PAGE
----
6. Bruce67 says:

    The problem they don’t grasp is that since the death of Rangers and the Indy referendum the word armageddon has been so utterly overused we’ve become immune to it. They say armageddon, all we hear is blah, blah, blah…

  7. Bill Fraser says:

    “It’s only Great Britain because of the greatness of Scotland, and the thinkers, writers, artists, leaders, soldiers, and inventors who have made this country what it is. So a NO vote means faster, fairer, safer and better change. And this is a vital point: Scotland is not an observer in the affairs of this country. Scotland is shaping and changing the United Kingdom for the better … and will continue to shape the constitution.”

    David Cameron Sept 16 2014 (two days before the Referendum)

  8. Raymond Bell says:

    I find it odd you conflate Cornwall with industrial cities like Birmingham and Manchester. While the cities have genuine grievances, the Cornish have a continuous claim of non-English nationality going back over a thousand years.

  9. Alex78 says:

    I live in s small village. Here we have people English,Irish,Indian,Pakistan,German Polish,Hungarian and of course us Scots. We all get on well together .We are all friendly to each other. So why are the English parties calling the SNP English haters and why do the try to invoke the English to hate Scots.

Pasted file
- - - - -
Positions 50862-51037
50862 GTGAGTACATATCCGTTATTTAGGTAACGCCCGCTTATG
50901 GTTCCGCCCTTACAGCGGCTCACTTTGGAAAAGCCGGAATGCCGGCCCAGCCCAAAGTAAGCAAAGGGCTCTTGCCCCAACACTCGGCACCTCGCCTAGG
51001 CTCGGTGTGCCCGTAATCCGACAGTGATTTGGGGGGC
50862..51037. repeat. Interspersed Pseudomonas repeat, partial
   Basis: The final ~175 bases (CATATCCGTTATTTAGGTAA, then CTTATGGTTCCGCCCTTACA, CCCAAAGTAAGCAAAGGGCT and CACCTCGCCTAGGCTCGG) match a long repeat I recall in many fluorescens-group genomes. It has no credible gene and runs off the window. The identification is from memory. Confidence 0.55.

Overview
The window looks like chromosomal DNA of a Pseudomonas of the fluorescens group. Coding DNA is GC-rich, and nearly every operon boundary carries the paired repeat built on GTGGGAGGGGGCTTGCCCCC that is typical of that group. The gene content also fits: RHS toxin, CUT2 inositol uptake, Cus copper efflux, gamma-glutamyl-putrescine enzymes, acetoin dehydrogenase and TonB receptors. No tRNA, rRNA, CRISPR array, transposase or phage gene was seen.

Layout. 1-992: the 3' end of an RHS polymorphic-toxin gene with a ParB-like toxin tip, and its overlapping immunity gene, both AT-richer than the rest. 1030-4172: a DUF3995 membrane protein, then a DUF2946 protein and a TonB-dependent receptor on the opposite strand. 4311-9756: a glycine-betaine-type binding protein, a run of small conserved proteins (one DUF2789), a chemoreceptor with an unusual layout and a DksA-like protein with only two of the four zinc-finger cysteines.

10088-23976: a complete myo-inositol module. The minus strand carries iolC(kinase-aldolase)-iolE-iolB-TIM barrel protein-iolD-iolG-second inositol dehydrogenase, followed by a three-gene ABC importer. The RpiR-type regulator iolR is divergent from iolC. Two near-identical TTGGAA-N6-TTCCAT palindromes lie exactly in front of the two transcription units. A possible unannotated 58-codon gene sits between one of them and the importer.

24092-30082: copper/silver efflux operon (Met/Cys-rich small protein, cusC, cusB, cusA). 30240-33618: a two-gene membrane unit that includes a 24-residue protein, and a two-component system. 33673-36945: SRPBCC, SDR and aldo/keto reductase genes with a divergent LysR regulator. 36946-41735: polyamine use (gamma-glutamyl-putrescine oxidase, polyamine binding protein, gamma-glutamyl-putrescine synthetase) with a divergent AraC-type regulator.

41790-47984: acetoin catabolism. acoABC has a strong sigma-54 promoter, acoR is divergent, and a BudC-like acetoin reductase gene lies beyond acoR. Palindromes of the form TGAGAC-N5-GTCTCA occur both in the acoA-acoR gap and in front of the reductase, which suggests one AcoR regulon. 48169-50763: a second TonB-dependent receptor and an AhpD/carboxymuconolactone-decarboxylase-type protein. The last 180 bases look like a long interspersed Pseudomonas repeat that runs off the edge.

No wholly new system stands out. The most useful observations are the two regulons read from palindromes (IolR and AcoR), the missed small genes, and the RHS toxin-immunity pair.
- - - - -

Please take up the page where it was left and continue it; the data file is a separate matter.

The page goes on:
Bloody awful state when hatred is created That would be a certain recipe to break up the UK

  10. G says:

    The author’s apparent amusement at the fact that SNP MPs can vote on English-only affairs (which, incidently, has been the case for Scottish MPs for decades) makes his rather blatant hypocrisy clear to see for even the most left-leaning of ‘useful idiots’. I suppose it is little wonder the author neglects to mention the Barnett Formula (for the simple-minded people who’ve commented below, this is the extra money Scotland gets, courtesy of the English tax payer).

    There was a time when, as a proud Englishman and unionist, I would have spoken out against independence for any member nation, but honestly, after reading this thinly-veiled anti-English attempt at journalism, I’ll be one of an increasing number of Englishman cheering when Scotland finally secedes.